DescriptionHack is the precursor to NetHack, both members of the family of text-based Rogue-like games. Like other roguelikes, Hack is the quintessential computer role-playing game (RPG): Choose a character class and venture forth into the dungeon to fight monsters and gain treasure.
Like all descendants of Rogue, Hack is displayed from a top-down view, painted with text characters. The player ventures throughout the dungeon, visiting rooms connected by thin corridors. Gameplay is turn-based, with the turn beginning with the player's action (move, attack, eat, cast spell, etc.). Commands are mapped to various letters of the keyboard, including "i" for inventory, "e" for eat food, etc. with one exception: Attacking a monster involves running into it, so the "attack" function shares the same keys as movement.
Hack is one of the first significant deviations from Rogue, notable by the rich interaction possible in the game world: Simple actions result in complex (yet logical) reactions. For example, it is not uncommon to throw a boomerang only to miss the target and have it return to hit the player; or kill a monster that has the ability to turn you to stone as an attack, then accidentally step on its carcass on the way out and turn to stone; or having a bolt of fire from a magic wand ricochet around the room, hit the player, and cause his magic scrolls to catch on fire; etc. In addition, monsters and objects have secondary, hidden properties; for example, killing and eating a leprechaun will result in the player randomly teleporting to different locations.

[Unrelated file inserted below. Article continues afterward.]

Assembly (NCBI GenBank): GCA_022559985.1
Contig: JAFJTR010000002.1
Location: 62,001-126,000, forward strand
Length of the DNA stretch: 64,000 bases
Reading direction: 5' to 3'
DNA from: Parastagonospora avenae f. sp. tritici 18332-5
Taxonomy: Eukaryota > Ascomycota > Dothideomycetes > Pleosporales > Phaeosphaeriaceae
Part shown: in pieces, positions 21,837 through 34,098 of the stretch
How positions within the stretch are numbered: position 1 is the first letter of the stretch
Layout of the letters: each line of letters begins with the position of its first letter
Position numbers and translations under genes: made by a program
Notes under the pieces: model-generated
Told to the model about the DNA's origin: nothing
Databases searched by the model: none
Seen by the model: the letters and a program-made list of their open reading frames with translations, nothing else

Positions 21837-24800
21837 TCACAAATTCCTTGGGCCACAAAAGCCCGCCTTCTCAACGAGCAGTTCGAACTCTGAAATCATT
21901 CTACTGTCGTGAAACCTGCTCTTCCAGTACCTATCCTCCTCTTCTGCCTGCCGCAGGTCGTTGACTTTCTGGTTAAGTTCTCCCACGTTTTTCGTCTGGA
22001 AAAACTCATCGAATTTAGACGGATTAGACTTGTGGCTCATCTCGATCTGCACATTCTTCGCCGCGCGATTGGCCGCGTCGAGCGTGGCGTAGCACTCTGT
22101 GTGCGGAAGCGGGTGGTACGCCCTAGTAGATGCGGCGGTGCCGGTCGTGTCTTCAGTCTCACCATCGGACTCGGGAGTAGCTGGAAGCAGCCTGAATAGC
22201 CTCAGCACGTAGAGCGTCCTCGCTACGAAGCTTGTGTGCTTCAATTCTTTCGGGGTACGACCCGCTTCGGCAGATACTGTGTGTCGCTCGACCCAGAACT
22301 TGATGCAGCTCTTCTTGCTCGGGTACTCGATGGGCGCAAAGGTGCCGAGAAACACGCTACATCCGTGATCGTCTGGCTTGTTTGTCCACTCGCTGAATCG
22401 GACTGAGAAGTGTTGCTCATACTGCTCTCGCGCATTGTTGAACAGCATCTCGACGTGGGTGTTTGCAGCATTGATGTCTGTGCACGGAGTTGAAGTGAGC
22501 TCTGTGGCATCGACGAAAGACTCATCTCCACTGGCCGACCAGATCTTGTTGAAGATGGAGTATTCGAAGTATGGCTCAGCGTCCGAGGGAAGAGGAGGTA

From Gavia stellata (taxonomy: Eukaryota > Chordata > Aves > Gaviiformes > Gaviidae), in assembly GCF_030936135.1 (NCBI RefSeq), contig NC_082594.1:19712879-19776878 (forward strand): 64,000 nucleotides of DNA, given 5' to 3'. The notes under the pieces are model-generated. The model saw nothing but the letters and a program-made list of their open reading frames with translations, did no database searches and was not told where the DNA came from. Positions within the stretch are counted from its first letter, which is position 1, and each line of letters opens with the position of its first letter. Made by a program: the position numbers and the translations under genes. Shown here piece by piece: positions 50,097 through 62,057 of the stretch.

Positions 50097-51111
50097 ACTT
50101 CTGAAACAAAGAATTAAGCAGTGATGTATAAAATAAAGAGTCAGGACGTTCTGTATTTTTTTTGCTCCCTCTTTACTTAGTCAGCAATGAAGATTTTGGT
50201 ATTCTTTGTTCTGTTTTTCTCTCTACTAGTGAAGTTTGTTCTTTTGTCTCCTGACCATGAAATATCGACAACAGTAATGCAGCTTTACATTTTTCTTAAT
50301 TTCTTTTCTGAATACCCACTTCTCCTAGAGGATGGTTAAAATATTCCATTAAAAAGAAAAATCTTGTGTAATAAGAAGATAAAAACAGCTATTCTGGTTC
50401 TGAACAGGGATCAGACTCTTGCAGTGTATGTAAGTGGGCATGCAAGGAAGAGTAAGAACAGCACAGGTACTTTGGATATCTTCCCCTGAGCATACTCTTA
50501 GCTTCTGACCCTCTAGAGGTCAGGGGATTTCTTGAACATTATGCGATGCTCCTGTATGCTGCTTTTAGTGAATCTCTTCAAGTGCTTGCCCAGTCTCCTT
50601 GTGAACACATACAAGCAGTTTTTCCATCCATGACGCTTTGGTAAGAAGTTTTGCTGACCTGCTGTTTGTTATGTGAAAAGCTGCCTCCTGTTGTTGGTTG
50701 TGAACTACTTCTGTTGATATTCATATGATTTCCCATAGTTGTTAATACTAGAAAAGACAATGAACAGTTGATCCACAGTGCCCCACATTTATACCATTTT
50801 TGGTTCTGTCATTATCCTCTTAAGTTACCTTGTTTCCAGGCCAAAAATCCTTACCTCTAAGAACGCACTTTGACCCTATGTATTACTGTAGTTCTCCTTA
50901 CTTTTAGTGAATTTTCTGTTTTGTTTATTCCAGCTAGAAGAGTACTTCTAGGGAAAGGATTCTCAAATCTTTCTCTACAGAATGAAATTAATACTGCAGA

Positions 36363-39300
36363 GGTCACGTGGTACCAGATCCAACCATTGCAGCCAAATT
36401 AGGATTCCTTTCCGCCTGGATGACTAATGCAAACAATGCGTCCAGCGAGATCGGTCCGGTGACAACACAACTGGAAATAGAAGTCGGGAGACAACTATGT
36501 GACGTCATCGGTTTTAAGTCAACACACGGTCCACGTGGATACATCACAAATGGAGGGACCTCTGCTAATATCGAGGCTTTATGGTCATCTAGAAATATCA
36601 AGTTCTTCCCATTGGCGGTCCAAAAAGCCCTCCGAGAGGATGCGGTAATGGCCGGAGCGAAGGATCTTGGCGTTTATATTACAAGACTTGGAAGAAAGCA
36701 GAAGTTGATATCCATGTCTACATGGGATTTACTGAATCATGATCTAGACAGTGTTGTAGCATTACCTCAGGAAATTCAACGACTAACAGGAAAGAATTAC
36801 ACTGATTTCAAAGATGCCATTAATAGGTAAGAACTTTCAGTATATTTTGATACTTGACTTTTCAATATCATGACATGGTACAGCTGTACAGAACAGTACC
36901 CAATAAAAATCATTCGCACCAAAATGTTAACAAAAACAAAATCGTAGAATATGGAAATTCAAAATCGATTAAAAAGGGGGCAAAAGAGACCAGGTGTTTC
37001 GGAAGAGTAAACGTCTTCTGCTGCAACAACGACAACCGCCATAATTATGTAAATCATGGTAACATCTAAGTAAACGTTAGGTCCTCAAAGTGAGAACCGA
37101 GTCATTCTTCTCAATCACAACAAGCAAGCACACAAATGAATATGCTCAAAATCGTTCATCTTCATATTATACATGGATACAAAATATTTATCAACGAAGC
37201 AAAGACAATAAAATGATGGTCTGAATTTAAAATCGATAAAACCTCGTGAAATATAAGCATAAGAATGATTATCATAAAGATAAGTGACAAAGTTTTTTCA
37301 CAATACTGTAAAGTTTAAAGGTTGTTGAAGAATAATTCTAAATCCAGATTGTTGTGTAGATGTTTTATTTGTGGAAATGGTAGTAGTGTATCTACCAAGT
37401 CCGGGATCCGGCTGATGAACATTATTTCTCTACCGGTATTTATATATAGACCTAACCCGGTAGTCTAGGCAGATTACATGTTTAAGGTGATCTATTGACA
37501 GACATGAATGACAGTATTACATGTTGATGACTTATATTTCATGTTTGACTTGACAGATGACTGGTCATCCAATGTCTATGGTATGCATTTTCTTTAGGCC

- "ST Hack" -- official name of Atari ST port
- "PC Hack" -- official name of DOS port
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Jun 28, 2007
DevelopmentThe history of Hack is just as convoluted and chaotic as for any other roguelike.
The first version of Hack (Original Hack, or Jay Fenlason's Hack) seems to have been written around 1982 by Jay Fenlason, with the help of Kenny Woodland, Mike Thome and Jon Payne. Nothing is known about this version, but it seems to be an implementation of Rogue with added monsters and items.
There are three variants of this original version known today:
(1) hack121, a DOS executable without sources dubbed (downloadable here);
(2) PDP-11 Hack, a version for the PDP-11, published on Usenet in February 1985 and ported to a UNIX clone (PC/IX) in May; and finally
(3) Hack 1.0 by Andries Brouwer, a heavily updated and extended version of the original Hack, posted on Usenet in December 1984.
Hack 1.0 is the first well-documented ancestor of the Hack/NetHack genealogy, and it already features different character classes, a pet dog, shops as well as more and new types of items and monsters.
During the following months, Brouwer published three updated versions on Usenet (1.0.1 to 1.0.3), all uploads being plagued by loss of data and other misfortunes -- many sites just could not cope with a massive upload of over 400 KB of data back then...
The version 1.0.3 then became the basis for several DOS versions (PC Hack), ported by Don G. Kneller, one of which (V3.51) in turn ported to the Atari 520/1040ST by R. Black (ST Hack).
This plethora of versions was then merged together by Mike Stephenson to produce NetHack, which is still in active development as of 2007-- but that's another story...
Related Web Sites
- RevivedHack (RevivedHack is a Windows port of Don Kneller's DOS conversion of Hack.)
This implementation of Hack brought to you from the hands of:
Amiga Hack is brought to you via the following crew of pseudo-full-time HACKers: